PA Improves Juvenile Justice with Evidence-based Programs

Posted by L Moore and LA Cook

Dec 8, 2014 10:00:00 AM

The state of Pennsylvania adopted a new strategy in 2012 to improve its juvenile-justice system. It was intent on following the precepts of the federal Office of Juvenile Justice and Delinquency Prevention’s Balanced and Restorative Justice philosophy, which seeks to help young offenders and their families while protecting the community.  

As part of this goal, a conference is held annually to share ideas, study results and run workshops highlighting the practices, programs and initiatives provided across the state. A part of this year’s theme was “The Right Service for the Right Youth for the Right Amount of Time.”2014_conference_website_01

One way the state hopes to achieve that is by helping individual counties to work collaboratively across their juvenile-probation offices, children and youth services, and children and adolescent behavior and mental health services. When the level of services provided to an adolescent and his/her family is correctly matched to the level of need, young offenders can be maintained safely in their homes, and we can reduce the cost of outside placements.

A report from the 2009 meeting delivered a powerful presentation on the Youth Level of Service/Case Management Inventory (YLS/CMI), a key actuarial assessment tool used across Pennsylvania to make sure the right level of service is being delivered to those who need it. 

Among the findings of particular interest were:

  • Incarceration does not have a significant effect on reoffending (Gatti, Tremblay et al., 2009). Locking up kids doesn’t lower the risk of them committing crimes again.
  • Mixing more antisocial offenders with lower-risk youth can turn the latter into better criminals.
  • When community services address why a youth commits crimes, it lowers the chance of repeat offending.
  • In other words, the right services for the right youths.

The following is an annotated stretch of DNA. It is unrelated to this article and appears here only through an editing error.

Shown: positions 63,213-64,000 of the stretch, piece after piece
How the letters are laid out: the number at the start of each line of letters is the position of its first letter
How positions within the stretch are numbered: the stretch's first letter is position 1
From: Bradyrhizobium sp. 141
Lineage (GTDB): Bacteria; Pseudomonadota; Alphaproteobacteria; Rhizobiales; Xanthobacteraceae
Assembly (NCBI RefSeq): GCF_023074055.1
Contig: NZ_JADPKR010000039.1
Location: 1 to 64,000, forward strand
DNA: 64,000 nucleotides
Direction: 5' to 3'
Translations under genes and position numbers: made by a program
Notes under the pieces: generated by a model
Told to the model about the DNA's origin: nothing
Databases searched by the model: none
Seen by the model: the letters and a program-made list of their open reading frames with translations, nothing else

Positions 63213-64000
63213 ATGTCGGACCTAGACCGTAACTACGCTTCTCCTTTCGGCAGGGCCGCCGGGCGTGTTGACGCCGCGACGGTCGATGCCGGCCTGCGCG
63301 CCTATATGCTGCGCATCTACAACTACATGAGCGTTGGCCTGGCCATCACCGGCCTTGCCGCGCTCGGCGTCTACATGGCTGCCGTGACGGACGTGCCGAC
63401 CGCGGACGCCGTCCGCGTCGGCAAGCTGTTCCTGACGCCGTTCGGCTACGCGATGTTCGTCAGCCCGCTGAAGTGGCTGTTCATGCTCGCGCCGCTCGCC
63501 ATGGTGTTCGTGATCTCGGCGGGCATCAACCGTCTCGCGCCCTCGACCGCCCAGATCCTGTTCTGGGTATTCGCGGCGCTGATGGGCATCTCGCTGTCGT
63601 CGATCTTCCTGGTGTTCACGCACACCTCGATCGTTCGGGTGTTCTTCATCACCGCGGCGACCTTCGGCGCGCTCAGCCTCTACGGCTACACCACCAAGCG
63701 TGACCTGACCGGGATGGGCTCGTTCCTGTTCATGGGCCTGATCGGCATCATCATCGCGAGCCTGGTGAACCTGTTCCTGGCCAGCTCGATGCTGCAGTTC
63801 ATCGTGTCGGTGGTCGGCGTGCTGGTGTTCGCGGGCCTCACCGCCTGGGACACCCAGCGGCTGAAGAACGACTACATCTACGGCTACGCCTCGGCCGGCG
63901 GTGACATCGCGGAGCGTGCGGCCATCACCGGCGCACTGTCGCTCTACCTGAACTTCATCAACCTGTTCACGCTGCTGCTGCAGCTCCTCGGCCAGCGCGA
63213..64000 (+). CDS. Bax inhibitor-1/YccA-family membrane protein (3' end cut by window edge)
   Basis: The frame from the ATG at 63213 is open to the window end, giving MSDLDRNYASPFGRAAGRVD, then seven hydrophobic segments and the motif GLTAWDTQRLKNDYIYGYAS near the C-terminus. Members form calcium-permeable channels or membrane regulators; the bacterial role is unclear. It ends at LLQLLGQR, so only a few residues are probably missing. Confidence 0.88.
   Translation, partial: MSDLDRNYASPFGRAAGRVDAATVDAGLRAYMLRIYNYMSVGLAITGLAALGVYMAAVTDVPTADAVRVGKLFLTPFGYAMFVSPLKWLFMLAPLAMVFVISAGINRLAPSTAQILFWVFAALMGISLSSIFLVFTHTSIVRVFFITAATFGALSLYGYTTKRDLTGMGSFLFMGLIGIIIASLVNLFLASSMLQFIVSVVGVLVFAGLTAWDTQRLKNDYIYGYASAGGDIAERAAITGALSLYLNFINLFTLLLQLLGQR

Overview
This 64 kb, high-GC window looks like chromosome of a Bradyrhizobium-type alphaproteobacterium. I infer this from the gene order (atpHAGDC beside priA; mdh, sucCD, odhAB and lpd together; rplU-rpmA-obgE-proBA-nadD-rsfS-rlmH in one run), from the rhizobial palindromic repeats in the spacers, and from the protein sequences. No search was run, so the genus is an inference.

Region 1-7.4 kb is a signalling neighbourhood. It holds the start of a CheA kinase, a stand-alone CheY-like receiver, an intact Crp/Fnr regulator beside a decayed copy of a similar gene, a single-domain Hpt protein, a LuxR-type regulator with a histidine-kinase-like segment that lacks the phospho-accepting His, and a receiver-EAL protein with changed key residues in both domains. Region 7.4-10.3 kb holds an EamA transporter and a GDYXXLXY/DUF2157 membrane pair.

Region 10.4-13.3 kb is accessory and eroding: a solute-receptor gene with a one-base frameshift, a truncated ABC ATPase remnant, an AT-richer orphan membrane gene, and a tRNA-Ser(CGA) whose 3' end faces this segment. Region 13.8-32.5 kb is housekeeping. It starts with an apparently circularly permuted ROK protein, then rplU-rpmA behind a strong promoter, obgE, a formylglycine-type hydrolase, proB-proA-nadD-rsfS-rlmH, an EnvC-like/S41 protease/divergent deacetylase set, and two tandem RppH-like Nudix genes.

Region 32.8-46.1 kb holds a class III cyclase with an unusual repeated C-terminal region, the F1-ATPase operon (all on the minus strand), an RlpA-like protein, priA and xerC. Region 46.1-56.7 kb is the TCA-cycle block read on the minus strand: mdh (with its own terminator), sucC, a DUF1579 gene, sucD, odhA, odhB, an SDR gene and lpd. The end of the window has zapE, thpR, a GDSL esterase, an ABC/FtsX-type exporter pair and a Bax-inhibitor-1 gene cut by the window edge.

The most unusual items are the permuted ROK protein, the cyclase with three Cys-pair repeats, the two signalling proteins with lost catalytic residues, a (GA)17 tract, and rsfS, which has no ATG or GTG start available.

Furthermore, cost/benefit research showed that for every $1 spent for Functional Family Therapy (FFT), savings of $28.34 were realized. The savings associated with Multisystemic Therapy (MST) were $28.81. And how about the Scared Straight method? Communities can figure on a loss of $477.75.

Pennsylvania’s approach to addressing youth offenders is encouraging to evidenced-based treatment programs such as FFT and MST. Both are fully supported by research, offering whole packages that work with families in their homes and communities and building the caregiver’s skills to better manage their own child’s anti-social behaviors. Currently. FFT and MST are available in many counties in the state as part of the continuum of services. The EPISCenter works with stakeholders to support their implementation and sustainability.

 A key to this work is partnering with providers and developers so that all stakeholders understand how these programs work and which youth are best served by which service. Conversations to educate stakeholders are typically driven by data, reported by MST and FFT providers through the INSPIRE system, and address referrals, length of services and youth-risk levels.

As Pennsylvania continues its efforts to be one of the national leaders and innovators on reducing recidivism rates and harm using researched-based practices, ongoing partnerships with programs such as MST and FFT can only serve to strengthen the Juvenile Justice System Enhancement strategy. 

To find out more about MST and FFT, visit www.blueprintsprograms.com

Topics: Juvenile Justice Reform